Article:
As it is now, EU officials have the worst of both worlds. The Cyprus example will not deter those who are aware of the profits to be made by flouting EU dictacts. At the same time, smaller depositors that make up the majority of commercial banking business are now going to be tempted to secure their funds by removing them or sending them outside the EU.

Whatever EU officials were thinking, they may wish to generate a “rethink.” They are not apt to realize their goals and may indeed be worsening the situation they intended to rectify.

Nigel Bolton Shaw specializes in international Austrian economic analysis and writes for numerous publicationsincluding Global Speculations where you can see more of his work on a regular basis. Latest: ‘Tax Havens? Russia Stands Aside’ @ http://www.globalspeculations.com. Articles provided to Q Wealth are original compositions not to be found elsewhere.   

Adam again.  What do you think, what lessons are we to take away from all of this?  More importantly, how can we help you to make YOUR plan?

 

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6 thoughts on “Cyprus: Chasing the Wrong Culprit?”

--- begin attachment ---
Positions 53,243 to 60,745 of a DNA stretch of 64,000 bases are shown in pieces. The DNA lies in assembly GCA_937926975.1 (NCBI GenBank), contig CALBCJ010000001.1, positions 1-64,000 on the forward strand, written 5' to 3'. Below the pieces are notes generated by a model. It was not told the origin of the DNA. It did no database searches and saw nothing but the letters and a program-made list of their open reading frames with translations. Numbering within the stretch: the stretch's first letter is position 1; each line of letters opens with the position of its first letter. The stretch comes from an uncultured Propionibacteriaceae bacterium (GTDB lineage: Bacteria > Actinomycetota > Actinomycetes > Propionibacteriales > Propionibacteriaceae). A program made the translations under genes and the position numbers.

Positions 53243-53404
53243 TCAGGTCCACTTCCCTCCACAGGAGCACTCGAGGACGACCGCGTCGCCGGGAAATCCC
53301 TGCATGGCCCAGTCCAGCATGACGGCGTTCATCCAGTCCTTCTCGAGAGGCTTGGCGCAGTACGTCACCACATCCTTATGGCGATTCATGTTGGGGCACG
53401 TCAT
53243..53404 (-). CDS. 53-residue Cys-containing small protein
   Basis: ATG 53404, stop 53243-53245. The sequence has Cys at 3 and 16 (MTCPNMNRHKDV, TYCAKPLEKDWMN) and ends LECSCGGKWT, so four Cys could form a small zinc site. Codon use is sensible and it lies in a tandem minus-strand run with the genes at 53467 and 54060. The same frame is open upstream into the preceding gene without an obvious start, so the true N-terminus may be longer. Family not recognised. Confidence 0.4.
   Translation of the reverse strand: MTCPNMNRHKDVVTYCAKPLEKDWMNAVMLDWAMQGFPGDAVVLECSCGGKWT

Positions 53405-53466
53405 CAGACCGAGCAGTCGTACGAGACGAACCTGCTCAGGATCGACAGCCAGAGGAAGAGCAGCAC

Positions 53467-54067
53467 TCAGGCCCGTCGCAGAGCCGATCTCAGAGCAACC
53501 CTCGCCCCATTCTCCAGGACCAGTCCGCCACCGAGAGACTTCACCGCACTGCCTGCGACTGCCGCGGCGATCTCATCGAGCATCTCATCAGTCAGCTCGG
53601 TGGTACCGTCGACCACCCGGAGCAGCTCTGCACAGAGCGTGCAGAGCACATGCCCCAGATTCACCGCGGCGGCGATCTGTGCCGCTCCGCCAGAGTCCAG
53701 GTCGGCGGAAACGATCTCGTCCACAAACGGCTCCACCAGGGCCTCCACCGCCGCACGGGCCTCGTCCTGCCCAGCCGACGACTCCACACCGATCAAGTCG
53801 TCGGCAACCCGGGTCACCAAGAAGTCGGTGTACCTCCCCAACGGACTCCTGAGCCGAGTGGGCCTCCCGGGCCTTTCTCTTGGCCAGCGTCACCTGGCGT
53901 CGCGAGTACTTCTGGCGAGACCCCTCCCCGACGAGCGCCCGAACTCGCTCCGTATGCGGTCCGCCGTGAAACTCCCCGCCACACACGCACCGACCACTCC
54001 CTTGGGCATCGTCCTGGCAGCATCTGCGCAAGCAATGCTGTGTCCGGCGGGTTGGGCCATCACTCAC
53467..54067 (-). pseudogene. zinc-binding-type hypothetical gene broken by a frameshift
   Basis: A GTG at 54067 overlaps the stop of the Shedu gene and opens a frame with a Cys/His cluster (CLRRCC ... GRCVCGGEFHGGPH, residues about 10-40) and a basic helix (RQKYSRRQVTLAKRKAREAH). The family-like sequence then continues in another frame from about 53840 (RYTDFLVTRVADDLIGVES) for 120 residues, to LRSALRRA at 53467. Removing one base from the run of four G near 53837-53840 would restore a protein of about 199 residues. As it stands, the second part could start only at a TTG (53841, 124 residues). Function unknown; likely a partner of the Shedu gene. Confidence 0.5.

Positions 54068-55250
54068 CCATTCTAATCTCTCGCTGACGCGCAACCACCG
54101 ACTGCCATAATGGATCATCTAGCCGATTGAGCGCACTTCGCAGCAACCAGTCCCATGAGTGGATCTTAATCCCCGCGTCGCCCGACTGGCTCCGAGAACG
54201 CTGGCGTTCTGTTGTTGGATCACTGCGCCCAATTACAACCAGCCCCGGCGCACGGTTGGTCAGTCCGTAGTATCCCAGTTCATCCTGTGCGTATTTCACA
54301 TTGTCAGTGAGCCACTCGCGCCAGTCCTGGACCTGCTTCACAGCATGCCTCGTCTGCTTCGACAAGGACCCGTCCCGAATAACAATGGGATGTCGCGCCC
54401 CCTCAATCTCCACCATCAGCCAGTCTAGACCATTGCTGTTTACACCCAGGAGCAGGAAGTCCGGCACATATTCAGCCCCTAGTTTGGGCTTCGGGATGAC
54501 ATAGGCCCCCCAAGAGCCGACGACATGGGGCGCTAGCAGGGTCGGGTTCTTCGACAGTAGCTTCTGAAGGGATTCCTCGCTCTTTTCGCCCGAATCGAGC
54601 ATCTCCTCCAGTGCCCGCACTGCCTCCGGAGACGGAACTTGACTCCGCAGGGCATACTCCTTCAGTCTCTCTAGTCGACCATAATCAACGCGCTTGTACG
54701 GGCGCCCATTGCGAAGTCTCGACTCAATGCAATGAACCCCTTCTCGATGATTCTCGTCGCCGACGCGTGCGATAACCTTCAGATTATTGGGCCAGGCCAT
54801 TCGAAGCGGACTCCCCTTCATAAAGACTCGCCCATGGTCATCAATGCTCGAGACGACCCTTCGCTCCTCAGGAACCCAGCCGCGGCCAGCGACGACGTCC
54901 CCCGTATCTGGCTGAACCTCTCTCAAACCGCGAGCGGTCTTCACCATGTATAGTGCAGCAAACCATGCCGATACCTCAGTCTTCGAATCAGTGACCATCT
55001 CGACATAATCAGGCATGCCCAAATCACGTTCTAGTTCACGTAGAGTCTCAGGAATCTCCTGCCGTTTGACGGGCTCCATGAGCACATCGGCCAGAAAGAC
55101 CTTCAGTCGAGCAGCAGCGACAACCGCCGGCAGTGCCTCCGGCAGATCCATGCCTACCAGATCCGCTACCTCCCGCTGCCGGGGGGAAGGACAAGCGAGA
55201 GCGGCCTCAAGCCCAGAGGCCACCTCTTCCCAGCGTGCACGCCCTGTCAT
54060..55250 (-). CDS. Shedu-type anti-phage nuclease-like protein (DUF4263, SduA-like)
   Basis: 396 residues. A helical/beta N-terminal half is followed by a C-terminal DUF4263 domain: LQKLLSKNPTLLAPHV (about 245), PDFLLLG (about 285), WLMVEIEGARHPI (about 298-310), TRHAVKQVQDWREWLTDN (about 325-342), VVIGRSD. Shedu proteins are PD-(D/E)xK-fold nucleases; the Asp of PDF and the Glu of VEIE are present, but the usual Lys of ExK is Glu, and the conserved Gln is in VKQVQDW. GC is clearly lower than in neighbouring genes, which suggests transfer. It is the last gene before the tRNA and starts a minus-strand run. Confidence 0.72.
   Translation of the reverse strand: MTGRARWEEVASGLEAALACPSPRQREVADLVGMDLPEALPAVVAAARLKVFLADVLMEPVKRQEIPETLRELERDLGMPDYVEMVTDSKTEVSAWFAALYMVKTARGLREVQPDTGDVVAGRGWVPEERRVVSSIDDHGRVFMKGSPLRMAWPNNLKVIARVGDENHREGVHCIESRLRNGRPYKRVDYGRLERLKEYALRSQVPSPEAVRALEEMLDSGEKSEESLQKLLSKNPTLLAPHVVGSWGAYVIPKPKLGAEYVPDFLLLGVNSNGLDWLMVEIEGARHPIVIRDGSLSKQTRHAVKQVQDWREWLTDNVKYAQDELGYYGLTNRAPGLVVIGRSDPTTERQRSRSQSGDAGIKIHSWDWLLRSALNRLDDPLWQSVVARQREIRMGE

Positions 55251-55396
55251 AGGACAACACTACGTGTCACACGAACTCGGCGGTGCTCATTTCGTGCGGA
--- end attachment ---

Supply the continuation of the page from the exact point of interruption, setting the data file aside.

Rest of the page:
1. The Central Banks are all corrupt. At this point it's all just a shell game courtesy of fractional reserve banking and fiat currency. I try not to keep money in banks or in cash. Rather, I try to keep it in cash flowing assets and hard money.

  2. I just opened a Swiss account (as I live and work here) and it was awkward for me as an American… I had to go to a certain office, and some banks just flat refused my business! Are there still banks worth using in Europe? I am sad to see this state of affairs in a place I always thought was bank-friendly. It looks like they are even signing off on FATCA.